Conrad is also an interesting reference. Yes, I was influenced by Heart of Darkness, but this is only because it so wonderfully articulates such a deeply universal theme, the voyage into the wilderness. My book is not based on it, as say, Apocalypse Now is; Carroll is not Kurtz. But I think it comes from the same place as that book, the same imagining about what it is like to travel upriver and into the unknown.
Q: How have you managed to balance writing this book during medical school?
A: I really think I probably never would have written this book if I hadn’t been in medical school. In some ways, there was a thrill to writing, in the sense that I wasn’t supposed to be doing it. This is not to say my medical school wasn’t supportive; some of the most warmth and encouragement I have received has come from people at school who have gone out of their way to help me write and study at the same time. This has been so important because my greatest fear is that writing would interfere with medicine, which I love. I really think that the two professions are wonderfully complementary. It is very hard, as a twenty-six year-old male med student, to imagine what characters who are not twenty-six year-old med students would do and think. But being able to talk to so many patients from so many walks of life gives a tremendous window into people’s lives. This is not to say I want to write about individual patients, but I think that after listening to the concerns of people who are so different from me, I can more realistically portray characters who are so different from me.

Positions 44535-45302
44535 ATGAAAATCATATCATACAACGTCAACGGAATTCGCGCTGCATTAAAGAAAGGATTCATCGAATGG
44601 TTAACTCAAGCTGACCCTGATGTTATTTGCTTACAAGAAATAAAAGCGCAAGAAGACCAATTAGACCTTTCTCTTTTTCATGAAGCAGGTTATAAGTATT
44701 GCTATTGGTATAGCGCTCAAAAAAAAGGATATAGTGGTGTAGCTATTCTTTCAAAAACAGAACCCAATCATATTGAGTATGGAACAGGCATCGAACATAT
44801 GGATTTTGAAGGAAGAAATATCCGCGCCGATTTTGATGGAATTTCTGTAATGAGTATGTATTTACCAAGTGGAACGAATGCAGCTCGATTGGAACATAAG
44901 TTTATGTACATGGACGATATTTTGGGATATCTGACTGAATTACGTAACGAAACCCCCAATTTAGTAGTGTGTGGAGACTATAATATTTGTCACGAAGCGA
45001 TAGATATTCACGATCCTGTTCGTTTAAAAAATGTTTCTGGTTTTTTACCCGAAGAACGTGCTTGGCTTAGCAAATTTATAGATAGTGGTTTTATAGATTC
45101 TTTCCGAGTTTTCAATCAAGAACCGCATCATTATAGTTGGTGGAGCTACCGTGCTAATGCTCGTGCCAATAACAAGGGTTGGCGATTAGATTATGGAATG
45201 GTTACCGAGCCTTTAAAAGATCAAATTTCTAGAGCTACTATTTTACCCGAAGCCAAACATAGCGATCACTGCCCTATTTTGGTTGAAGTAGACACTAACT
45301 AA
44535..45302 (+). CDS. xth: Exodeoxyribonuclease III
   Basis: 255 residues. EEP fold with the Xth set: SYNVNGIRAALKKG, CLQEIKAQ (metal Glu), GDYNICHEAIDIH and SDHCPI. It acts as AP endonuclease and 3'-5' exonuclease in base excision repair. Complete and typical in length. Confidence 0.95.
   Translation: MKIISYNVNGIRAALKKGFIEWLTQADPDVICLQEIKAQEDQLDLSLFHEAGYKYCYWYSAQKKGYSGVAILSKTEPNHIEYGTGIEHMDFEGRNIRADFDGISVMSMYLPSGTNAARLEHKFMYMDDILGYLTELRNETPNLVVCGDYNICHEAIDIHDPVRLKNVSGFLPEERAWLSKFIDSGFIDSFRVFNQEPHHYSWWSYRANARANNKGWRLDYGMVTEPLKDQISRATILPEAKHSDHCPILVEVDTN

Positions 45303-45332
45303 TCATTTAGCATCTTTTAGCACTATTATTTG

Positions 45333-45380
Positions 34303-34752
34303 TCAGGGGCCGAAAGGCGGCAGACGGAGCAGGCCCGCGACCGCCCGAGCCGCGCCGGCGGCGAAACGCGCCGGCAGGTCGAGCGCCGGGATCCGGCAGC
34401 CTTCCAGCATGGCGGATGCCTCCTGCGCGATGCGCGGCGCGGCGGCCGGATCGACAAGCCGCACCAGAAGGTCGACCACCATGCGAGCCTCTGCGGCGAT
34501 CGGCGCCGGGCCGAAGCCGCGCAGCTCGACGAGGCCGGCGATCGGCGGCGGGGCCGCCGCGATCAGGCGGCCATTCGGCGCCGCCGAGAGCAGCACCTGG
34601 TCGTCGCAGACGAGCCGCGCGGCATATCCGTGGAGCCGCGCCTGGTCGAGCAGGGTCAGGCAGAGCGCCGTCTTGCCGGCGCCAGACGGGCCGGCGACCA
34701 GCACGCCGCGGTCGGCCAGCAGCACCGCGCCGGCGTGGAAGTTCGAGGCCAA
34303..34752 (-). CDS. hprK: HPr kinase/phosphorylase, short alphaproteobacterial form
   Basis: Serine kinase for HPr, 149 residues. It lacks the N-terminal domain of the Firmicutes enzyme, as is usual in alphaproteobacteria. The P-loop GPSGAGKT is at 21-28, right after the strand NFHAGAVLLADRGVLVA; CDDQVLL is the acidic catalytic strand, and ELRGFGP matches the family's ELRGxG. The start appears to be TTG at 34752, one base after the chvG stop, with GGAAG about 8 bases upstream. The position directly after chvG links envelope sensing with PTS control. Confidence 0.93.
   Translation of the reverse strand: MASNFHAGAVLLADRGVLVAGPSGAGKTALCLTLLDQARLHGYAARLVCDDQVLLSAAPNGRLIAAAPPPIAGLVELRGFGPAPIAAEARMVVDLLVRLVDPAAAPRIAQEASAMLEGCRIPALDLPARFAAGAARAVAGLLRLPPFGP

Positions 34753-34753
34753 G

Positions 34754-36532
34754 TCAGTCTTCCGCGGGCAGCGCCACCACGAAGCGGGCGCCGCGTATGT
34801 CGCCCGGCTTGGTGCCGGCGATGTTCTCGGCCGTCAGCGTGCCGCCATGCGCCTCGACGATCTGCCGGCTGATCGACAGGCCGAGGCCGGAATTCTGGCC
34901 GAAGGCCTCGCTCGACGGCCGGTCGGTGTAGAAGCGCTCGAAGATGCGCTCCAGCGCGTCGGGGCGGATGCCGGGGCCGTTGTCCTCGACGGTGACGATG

There are other reasons I think that medical school helped me write. While medicine creates material for writing, perhaps even more important is that it also creates a psychological and emotional need to write. When I first came to medical school, I suddenly had to confront issues of death and disease and healing on a level which I could have never prepared for. And because students know so little, there is very little we can do, which can be extremely sad and frustrating. So writing was a way to process some of what I was seeing. There are many things you see while training to be a doctor that can change you, in bad and good ways. Writing was a way of trying to understand these experiences.
Q: What is next for you?
A: Another piece of fiction set within history, this one taking place in Brazil. I have begun researching, and have written some, but am far from done.